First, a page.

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Dev's response to article.

Posted by: Administrator on April 21, 2007 10:23 AM
While it was nice to see an article on FP, it was a little harsh and seemed to miss the point of what FP is designed to do.

"Users must start by creating a pog -- an unnecessary piece of jargon if there ever was one "

Of course the choice of the word was entirely sane and had nothing to do with the Python spirit... Oh, and 'suitcase' was taken as was 'collection'; I thought 'lump' might do for a while.<nobr> <wbr></nobr>:)

"In short, Fonty Python's requires users to jump around the window, use non-standard controls, and go through too many steps. Its interface is in drastic need of an overhaul, and only tolerable in the absence of anything better to use."

1. The flow is deliberately left --> right. It's by design.

2. It's built for use, not for looks. i.e. it's meant to stay open and let you *manage* fonts.
Sure, you have to make some pogs to use it, but that's kernel to the entire point of the app, so is hardly an issue.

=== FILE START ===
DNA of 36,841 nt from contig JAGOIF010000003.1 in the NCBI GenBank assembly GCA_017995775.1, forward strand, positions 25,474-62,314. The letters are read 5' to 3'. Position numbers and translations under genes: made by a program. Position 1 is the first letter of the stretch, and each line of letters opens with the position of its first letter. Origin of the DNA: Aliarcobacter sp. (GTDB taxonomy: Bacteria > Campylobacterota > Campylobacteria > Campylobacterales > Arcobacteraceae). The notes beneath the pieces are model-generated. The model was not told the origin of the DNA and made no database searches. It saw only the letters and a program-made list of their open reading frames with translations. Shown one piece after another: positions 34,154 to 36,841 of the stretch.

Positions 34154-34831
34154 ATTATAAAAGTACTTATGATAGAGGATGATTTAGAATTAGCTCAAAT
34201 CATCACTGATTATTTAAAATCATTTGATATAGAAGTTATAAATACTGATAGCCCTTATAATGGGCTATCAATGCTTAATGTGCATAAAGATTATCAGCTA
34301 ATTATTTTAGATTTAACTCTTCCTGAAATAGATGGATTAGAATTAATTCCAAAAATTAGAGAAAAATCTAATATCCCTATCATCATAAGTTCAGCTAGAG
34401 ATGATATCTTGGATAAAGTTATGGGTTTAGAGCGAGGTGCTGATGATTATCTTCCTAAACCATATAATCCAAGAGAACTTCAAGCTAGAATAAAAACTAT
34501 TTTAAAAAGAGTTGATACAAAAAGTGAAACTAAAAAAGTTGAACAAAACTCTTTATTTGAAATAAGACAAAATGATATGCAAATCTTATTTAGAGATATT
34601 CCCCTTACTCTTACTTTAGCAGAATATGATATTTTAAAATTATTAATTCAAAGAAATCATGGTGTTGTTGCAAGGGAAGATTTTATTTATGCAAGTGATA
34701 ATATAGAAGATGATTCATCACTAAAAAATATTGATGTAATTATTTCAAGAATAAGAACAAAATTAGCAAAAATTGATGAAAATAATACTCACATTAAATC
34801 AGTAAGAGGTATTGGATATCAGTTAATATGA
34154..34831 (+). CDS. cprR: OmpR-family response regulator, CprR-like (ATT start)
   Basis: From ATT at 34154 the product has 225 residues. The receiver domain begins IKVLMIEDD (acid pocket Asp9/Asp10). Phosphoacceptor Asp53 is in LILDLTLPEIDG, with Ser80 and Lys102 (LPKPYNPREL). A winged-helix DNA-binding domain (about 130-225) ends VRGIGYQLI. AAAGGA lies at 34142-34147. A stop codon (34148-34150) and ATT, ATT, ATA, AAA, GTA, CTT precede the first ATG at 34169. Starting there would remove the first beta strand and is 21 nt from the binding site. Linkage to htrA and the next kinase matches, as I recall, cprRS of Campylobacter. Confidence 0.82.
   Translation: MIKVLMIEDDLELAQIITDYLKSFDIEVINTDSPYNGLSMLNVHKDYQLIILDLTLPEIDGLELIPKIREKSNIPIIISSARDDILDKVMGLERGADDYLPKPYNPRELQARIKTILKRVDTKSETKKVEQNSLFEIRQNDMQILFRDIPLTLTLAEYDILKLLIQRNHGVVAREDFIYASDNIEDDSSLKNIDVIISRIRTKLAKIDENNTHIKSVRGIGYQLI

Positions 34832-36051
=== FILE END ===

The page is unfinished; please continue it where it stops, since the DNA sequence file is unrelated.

3. I cannot see how to cut down on those "too many steps". You need to *source* fonts from someplace, you need to *view* them and *select* them and you need a place they can go to. That's all FP does, no more and no less. (I decided early-on not to use a context-menu and that reflects in the layout where you can see everything you need.)

4. It has a good command-line interface too, you don't need the gui for a lot of mundane tasks.

So, I'm not sure what kind of app you have in mind, but if you view FP in a practical light then I think you will find it has merits.

There is a fellow developer in France who has helped in many ways, including i18n which is great.

For FP 0.3 I am aiming at Open Type Font support (should be easy) along with improved error handling for oddball fonts with exotic unicode filenames, i18n sorting of lists and a lot of "invisible" stuff like that, the interface IMHO is very functional.

Things I still lack:
1. Any practical way to handle fonts other than TTF and OTF.
2. Some way to "clean up" the mass of fonts that seem to creep-in after a few apt-gets in a modern Linux distro -- I have fonts in my choosers that I never use and I *still* cannot find where they are coming from. Fontconfig stuff hurts my head.

If anyone has *actual constructive* criticism then I'd be glad to hear it.

Donn - FP dev.

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